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Three Millennia of Greek Literature
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Please note that Mommsen uses the AUC chronology (Ab Urbe Condita), i.e. from the founding of the City of Rome. You can use this reference table to have the B.C. dates


II. From the Abolition of the Monarchy in Rome to the Union of Italy

From: The History of Rome, by Theodor Mommsen
Translated with the sanction of the author by William Purdie Dickson

The History of Old Rome

CHAPTER VIII - Law, Religion, Military System, Economic Condition, Nationality


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Page 52

So long as Appius Claudius took an active part in public life, in his official conduct as well as his general carriage he disregarded laws and customs on all hands with the hardihood and sauciness of an Athenian; till, after having long retired from the political stage, the blind old man, returning as it were from the tomb at the decisive Moment, overcame king Pyrrhus in the senate, and first formally and solemnly proclaimed the complete sovereignty of Rome over Italy.(53)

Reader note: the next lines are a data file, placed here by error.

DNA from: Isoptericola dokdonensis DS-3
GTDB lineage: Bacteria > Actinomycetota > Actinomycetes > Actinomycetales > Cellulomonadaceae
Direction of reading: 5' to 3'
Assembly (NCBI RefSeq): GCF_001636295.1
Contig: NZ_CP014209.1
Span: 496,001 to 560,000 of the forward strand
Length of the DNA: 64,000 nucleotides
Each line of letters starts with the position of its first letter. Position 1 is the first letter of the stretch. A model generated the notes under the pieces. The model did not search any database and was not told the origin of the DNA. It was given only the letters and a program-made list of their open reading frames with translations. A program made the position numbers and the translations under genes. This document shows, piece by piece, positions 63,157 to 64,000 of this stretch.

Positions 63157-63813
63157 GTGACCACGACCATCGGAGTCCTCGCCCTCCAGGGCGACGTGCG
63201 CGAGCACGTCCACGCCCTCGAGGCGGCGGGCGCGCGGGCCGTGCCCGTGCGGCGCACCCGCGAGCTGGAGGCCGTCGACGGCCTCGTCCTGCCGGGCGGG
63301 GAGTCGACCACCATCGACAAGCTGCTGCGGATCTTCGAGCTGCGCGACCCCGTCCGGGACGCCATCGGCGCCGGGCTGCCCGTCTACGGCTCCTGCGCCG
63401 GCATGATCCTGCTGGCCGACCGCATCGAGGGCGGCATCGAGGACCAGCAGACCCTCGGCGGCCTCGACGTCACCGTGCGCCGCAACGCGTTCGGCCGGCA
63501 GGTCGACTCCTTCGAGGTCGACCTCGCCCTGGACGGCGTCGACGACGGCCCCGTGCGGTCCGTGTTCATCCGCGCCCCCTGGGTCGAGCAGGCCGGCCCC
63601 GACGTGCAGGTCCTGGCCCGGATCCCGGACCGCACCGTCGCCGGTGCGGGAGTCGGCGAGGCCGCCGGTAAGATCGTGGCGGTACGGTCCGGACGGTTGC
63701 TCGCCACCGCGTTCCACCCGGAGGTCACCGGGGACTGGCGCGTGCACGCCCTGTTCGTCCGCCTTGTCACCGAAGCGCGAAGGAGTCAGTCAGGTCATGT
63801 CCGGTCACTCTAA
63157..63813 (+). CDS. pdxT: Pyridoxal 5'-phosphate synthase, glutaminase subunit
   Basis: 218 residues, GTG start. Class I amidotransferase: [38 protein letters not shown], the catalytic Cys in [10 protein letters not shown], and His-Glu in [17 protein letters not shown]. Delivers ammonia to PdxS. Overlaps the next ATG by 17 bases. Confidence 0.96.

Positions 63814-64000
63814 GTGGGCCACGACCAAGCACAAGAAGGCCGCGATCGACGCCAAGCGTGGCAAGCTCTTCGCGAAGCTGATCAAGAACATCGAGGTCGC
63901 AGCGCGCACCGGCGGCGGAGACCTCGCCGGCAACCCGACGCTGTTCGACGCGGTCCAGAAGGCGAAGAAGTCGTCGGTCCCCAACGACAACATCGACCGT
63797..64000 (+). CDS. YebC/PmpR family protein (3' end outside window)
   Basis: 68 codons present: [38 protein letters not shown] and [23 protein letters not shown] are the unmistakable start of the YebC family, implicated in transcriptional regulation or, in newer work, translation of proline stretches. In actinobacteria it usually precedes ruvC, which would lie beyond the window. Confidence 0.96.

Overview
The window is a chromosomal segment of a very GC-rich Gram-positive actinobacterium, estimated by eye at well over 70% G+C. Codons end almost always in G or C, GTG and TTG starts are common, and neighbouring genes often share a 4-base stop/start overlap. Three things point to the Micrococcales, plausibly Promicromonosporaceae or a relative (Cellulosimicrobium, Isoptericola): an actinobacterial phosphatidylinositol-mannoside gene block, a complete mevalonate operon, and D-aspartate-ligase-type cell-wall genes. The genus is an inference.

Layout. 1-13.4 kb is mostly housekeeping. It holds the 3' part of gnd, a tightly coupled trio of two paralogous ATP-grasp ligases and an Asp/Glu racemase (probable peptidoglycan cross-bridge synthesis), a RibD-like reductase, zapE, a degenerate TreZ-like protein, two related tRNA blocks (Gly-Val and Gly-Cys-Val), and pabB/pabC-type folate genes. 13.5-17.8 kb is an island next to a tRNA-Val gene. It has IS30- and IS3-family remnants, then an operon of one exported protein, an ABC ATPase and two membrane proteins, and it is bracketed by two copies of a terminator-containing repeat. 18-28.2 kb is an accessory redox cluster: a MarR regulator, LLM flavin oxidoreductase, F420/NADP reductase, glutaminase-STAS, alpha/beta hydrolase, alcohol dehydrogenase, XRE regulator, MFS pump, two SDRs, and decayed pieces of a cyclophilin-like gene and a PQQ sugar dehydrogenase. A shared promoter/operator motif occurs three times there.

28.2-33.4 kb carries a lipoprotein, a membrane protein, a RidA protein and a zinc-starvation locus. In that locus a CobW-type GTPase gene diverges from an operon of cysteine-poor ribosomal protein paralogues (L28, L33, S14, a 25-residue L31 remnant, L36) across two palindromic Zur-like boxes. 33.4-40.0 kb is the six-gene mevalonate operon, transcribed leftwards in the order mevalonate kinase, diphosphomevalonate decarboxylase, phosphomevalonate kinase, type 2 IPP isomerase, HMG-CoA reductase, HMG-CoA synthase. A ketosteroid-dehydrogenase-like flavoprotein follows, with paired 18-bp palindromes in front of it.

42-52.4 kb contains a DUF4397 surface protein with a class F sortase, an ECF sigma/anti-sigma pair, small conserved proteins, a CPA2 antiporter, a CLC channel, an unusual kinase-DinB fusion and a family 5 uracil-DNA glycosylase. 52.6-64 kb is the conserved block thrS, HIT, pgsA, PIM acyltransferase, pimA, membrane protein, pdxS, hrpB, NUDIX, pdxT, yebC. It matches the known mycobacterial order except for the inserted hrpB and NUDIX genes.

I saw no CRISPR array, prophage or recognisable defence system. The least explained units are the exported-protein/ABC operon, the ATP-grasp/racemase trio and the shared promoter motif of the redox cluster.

53. Cf. II. VII. Attempts at Peace

But the gifted man came too early or too late; the gods made him blind on account of his untimely wisdom. It was not individual genius that ruled in Rome and through Rome in Italy; it was the one immoveable idea of a policy--propagated from generation to generation in the senate--with the leading maxims of which the sons of the senators became already imbued, when in the company of their fathers they went to the council and there at the door of the hall listened to the wisdom of the men whose seats they were destined at some future time to fill.

Immense successes were thus obtained at an immense price; for Nike too is followed by her Nemesis. In the Roman commonwealth there was no special dependence on any one man, either on soldier or on general, and under the rigid discipline of its moral police all the idiosyncrasies of human character were extinguished. Rome reached a greatness such as no other state of antiquity attained; but she dearly purchased her greatness at the sacrifice of the graceful variety, of the easy abandon and of the inward freedom of Greek life.

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